Another student respondent (No. 5) writes that, “The majority of individuals have [sic] a distinct way of living,” a contradiction in terms; and that, “everyone is different and unique in their [sic] own way but societal pressure drives an organized group in a similar direction,” which is nothing more than the predominant narcissistic cliché of our times.  Again, the grammatical errors show that resentfulness and incompetency are interrelated.

The epidemic use of the third-person plural they or them as the back-reference to a singular subject (e.g., “everyone” or “a majority”) possibly indicates that post-literacy and post-numeracy are two sides of the same catastrophically inflated coin.

I draw the following conclusion: Even where post-literacy does not reduce the writer to a producer of illiterate and indecipherable gobbledygook, it instills hostility towards if not rejection of reasonable thoughts and propositions; post-literacy collaborates with ideology in motivating students to invoke topoi such as “uniqueness” and “diversity” to defend themselves against the internalization of a genuinely literate, a non-personal and non-emotional, point of view.

33 thoughts on “Post-Literacy Continued

  1. The historical ignorance is appalling, too. Note the claim that a lack of diversity leads to a lack of “creativity” which is, of course, very nearly the exact opposite of the experience of the whole human race for all of its history.

  2. None of the five responses is an example of anything like original thinking. Every one of the five is the regurgitation (pardoning the expression) of this or that rote formula that students have been trained to give by their instructors both in the K-12 and the college phases of their education. It goes without saying that students have very little knowledge whether of history or anything else.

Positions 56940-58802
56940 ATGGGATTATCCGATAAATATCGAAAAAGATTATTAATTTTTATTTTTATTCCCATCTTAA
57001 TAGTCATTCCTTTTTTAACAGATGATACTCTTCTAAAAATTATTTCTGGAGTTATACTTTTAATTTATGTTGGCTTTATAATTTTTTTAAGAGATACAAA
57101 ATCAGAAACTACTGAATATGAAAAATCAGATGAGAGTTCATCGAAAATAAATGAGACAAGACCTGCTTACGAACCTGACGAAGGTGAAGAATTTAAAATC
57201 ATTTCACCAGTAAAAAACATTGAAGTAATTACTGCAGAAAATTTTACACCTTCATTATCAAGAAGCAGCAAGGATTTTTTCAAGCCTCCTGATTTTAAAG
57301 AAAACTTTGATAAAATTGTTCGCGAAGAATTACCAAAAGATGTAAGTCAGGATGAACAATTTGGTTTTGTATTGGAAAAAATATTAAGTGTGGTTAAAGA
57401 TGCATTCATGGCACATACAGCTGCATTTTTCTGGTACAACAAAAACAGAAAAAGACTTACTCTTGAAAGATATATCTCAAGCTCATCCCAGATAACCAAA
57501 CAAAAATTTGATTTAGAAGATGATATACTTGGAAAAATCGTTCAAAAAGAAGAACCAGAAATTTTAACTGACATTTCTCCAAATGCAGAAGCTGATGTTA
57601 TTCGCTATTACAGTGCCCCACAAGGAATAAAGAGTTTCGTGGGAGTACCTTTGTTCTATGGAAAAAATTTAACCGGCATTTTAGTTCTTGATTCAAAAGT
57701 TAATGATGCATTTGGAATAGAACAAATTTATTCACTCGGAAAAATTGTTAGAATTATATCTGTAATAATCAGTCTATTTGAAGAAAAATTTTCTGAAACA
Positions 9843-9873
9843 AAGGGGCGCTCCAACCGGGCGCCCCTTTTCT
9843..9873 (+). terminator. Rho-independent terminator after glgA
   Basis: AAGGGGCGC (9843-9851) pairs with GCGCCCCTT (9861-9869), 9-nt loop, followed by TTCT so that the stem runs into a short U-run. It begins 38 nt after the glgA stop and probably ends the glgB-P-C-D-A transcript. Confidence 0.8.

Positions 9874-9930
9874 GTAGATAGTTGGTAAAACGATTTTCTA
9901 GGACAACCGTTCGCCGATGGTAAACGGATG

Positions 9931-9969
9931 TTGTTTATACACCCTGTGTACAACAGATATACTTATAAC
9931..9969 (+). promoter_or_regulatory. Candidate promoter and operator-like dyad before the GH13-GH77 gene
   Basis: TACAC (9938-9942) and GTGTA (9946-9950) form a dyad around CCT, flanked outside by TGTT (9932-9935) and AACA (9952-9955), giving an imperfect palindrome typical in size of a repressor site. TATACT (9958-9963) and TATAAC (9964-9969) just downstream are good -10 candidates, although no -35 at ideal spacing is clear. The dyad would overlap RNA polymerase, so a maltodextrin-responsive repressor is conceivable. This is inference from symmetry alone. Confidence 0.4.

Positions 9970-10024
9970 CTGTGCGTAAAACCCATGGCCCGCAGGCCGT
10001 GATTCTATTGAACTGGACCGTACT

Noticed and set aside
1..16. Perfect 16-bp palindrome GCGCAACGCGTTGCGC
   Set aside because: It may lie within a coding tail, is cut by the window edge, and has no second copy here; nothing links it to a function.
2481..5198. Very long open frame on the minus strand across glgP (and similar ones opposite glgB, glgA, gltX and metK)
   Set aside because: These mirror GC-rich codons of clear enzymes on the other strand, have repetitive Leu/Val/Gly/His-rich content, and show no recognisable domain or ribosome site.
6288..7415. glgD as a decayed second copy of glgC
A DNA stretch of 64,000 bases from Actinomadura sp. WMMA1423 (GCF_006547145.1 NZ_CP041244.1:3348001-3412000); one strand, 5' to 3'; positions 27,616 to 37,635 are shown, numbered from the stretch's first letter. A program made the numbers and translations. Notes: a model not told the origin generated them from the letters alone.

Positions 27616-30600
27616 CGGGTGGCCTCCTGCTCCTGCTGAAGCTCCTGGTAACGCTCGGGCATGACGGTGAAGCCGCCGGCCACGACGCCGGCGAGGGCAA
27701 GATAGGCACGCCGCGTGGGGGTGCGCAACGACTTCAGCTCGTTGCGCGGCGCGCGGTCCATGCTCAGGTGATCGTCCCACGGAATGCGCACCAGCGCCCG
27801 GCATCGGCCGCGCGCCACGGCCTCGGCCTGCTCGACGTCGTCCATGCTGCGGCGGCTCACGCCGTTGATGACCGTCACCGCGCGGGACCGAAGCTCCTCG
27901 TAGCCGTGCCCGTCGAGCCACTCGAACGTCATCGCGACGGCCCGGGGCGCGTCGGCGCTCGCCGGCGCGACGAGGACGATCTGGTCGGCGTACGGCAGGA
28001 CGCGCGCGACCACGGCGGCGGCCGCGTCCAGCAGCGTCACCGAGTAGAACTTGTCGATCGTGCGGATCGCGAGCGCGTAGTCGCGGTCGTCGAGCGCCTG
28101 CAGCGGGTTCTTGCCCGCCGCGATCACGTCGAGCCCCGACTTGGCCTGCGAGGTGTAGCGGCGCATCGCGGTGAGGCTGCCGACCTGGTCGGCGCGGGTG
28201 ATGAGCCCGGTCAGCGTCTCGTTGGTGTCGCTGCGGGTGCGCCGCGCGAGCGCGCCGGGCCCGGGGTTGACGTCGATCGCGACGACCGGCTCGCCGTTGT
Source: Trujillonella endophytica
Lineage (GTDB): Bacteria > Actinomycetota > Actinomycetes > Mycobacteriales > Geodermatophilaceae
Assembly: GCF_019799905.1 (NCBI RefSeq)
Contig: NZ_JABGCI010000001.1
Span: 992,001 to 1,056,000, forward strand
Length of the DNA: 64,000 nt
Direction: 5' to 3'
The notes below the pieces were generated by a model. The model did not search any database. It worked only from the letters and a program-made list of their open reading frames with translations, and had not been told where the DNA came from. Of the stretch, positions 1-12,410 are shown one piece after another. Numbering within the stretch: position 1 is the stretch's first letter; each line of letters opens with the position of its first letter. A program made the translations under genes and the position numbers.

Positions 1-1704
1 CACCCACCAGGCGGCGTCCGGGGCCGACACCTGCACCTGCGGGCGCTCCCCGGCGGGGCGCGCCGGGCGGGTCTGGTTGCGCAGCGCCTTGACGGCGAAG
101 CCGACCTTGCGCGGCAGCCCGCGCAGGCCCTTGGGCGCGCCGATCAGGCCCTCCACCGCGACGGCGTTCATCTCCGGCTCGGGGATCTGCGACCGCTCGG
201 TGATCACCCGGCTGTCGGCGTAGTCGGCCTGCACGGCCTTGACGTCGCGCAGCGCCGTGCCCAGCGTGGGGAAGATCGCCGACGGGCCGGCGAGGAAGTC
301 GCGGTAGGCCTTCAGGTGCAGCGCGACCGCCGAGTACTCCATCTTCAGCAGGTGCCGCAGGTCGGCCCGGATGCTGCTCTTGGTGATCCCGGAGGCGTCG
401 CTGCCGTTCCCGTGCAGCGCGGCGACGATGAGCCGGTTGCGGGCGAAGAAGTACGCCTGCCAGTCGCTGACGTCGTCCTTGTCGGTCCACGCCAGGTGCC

3. (1) their thoughts are rigorously controlled by political correctors that change their rules over the course of their stay in middle school and high school

    (2) they are presented with the following prompt: As everyone in a city should obey the same laws, everyone should share “a rational discourse”, whatever the hell a rational discourse is

    (3) they interpret “body of thought” to mean queer theory and Whiteness studies, and “as” to mean not “like” but “in the same way”

    (4) they resent it and respond that they would like more diversity

    (5) the political correctors respond that for diversity to include exclusionary hatespeech is a contradiction in terms, accuse them of concern trolling for the KKK, and suggest that edgy STEM majors should get out of their parent’s basement and volunteer for an OFA event.

    • Stage 4 of your analysis is particularly interesting and might be taken a bit farther. What would the word “diversity” mean to students, supposing that their thinking (so to speak) is as you suggest? It would mean something on the order of “put no constraints on me” or “hold me to no standards” or “don’t tax me with rigor.” “Diversity” would mean: “Just leave everything exactly as it is” or “Don’t make me grow up.”

  4. If Ivar can supply it, please give the entire prompt as given to the students. I think some home schoolers might find it fun to give it, sans comment, to their high school students. For example, perhaps the students were told, “Write a paragraph giving your opinion of the following statement by Heraclitus of Ephesus.” Or perhaps they were told, “Write at least ____ sentences explaining whether you agree or disagree, and why you agree or disagree, with the following statement by Heraclitus of Ephesus.” For experimental purposes, though, the instructions should be as close as possible to those given to Ivar’s freshmen.

      • It would be a fruitful experiment for as many people as possible to administer Ivar’s lesson to as many young people, between fifteen and eighteen, as possible. Ivar would welcome notification of the results. Anyone — please send such results C/O Dr. B.

        Earl: Please apprise me of the result. You can contact me through the SUNY Oswego website.